You'll notice that for a YA writer I'm pretty short on the kid lit invites, but that's because I like to cook grownup food for my parties. I refuse to be doomed to a life full of fish sticks and tater tots. (Well, maybe the tater tots.) But I could definitely do a kids' table:
1. Turtle, from The Westing Game. Because she is a shin-kicker extraordinaire. When I was a kid, I wanted to be her when I grew up.
2. Ender, from Ender's Game. Because he's just so damned cool, and I identified with him like I never have with a character before.
3. Jane Jarvis, from Devilish by Maureen Johnson. Because she's not scared by a demon with a cupcake.
4. Meg Murray, from The Wrinkle in Time and sequels. Because we could have been sisters.
5. Witch Baby, from The Weetzie Bat books. Because she's lovable and doesn't know it.

Let's get this party started, eh?

Monday, August 25, 2008

Happy Birthday!

Today is my hubby's birthday. Hubby's a man of many names. He's Silly Acronym Man, the one I turn to when I need a silly acronym for one of my books but am coming up empty. He's Captain Puntastic, keeper of a veritable library of ridiculous puns. And he's just plain Studly. I'll let that one speak for itself. But my favorite nickname of his is Slayer of Bees, which can be abbreviated as Slayer to sound really intimidating or as SOB if you want to tease him. So in honor of his birthday, I'm going to tell my most favorite story in the world: how hubby got his name.

So here's the setup: We were camping with a bunch of our friends, and that morning we decided to go on a hike through this absolutely gorgeous gorge. (Heh. Gorgeous gorge. Sometimes I make myself giggle.) There were two paths running along the length of the gorge: one at the top and one at the bottom. Our group split up; I was in the middle of the top group and hubby-to-be was somewhere at the bottom.

If hubby were here right now, he would insist that I also tell you that I'd had the gall to break up with him before the trip, so we weren't even dating at the time, which makes what he did in the subsequent paragraphs even more cool. So now I've told you that.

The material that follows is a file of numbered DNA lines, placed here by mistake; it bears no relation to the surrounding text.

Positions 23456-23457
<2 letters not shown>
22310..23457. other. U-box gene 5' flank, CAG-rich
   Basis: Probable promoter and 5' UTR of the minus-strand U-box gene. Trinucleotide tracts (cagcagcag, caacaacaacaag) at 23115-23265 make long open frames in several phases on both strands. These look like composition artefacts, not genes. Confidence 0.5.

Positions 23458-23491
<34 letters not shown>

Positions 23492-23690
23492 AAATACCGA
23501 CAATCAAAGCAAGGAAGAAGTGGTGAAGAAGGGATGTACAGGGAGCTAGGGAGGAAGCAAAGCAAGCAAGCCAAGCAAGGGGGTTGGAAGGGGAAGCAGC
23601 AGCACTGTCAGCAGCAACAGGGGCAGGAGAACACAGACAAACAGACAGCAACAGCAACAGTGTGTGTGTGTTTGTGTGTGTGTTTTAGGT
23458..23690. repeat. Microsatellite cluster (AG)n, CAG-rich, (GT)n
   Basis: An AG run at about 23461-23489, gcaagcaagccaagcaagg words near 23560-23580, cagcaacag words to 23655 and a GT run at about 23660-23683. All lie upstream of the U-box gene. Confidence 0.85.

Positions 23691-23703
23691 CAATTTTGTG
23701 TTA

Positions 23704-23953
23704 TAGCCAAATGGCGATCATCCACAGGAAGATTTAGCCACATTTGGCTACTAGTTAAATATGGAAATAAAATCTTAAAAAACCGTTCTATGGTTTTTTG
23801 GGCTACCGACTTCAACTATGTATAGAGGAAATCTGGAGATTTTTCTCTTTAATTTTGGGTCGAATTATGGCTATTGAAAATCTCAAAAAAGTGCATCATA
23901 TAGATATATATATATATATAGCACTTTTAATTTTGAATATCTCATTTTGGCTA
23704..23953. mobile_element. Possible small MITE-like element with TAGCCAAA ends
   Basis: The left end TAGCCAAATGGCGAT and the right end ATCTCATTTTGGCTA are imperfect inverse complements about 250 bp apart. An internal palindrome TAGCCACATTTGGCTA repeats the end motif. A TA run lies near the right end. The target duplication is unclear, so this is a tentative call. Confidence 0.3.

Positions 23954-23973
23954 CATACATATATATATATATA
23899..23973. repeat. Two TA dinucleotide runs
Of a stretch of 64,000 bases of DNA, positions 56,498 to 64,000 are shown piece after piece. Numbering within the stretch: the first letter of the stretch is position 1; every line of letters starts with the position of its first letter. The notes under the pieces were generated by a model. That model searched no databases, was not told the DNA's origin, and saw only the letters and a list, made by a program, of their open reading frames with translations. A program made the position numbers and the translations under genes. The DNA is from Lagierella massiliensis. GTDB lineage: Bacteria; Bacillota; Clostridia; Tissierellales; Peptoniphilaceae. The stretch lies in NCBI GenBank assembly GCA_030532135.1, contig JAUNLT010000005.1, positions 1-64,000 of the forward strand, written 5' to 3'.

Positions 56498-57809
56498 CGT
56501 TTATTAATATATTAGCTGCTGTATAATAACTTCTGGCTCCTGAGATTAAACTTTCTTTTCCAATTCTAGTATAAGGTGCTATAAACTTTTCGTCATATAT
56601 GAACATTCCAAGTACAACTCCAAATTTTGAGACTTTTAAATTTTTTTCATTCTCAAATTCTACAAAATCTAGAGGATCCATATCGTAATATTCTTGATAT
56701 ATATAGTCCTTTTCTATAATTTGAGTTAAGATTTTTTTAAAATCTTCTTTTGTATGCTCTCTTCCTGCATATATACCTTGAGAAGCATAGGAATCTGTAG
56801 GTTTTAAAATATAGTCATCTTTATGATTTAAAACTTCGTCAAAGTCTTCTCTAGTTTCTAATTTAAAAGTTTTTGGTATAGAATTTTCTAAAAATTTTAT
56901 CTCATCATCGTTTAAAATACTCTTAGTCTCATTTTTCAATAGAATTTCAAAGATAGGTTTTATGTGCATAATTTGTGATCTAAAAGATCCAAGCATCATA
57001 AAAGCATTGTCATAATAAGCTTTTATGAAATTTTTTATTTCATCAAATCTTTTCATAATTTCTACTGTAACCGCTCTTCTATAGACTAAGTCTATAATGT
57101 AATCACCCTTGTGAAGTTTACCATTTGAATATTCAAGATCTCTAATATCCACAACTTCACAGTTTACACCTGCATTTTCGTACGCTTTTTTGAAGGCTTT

So we're walking, which is generally what you do when you go on a hike, and that's when things got weird. Because at one point I looked down, and I was covered in bees. Quite literally covered. There were no bees on the person in front of me. None on the person behind me. Just me.

Freaky.

Anyone who doubts that telepathy exists needs to get stuck in a swarm of bees sometime. Because those suckers quite literally all started stinging me at once, and I didn't do anything to set them off. They were in my hair. One was stuck in my ear. They were up my shirt, crawling on my belly. They were crawling over my mouth.

But luckily, I am a strong woman. I am not afraid of bugs. I am calm and cool under pressure. So I squinched my eyes shut, threw up my hands, and ran along the edge of the gorge screaming my fool head off: "Bees! Bees! Bees!"

Hubby-to-be was like Spiderman. He ran up the side of the gorge, which was a good two or three stories high and a sheer rock face. He stopped me from imminent splattage on the rocks, whipped off his shirt (which was nice), and started whacking the bees off of me. They immediately turned on him, because he was messing with his lunch.

That would be me, of course.

Now, you may already know this, but dead bees release a hormone (I think) that attracts other bees to protect the hive. So the problem kept getting worse and worse; we were in the middle of a swarm, and he grabbed me and pushed me along the trail: "RUN!"

So we all ran from the bees and ended up in a little clearing in the forest, huddled into a group, whispering like the bees might hear us: "Do you think they followed us?" Which seems funny except that they did, and so we did it all over again with the screaming and the swatting and the running, and we eventually ended up in the middle of a blacktop parking lot, which was a good 100 degrees in the heat. If any of those buggers tried to chase us, they would have been toast.

And then hubby-to-be bought me a SnoCone for being "brave." He even remembered my favorite flavor: blue raspberry.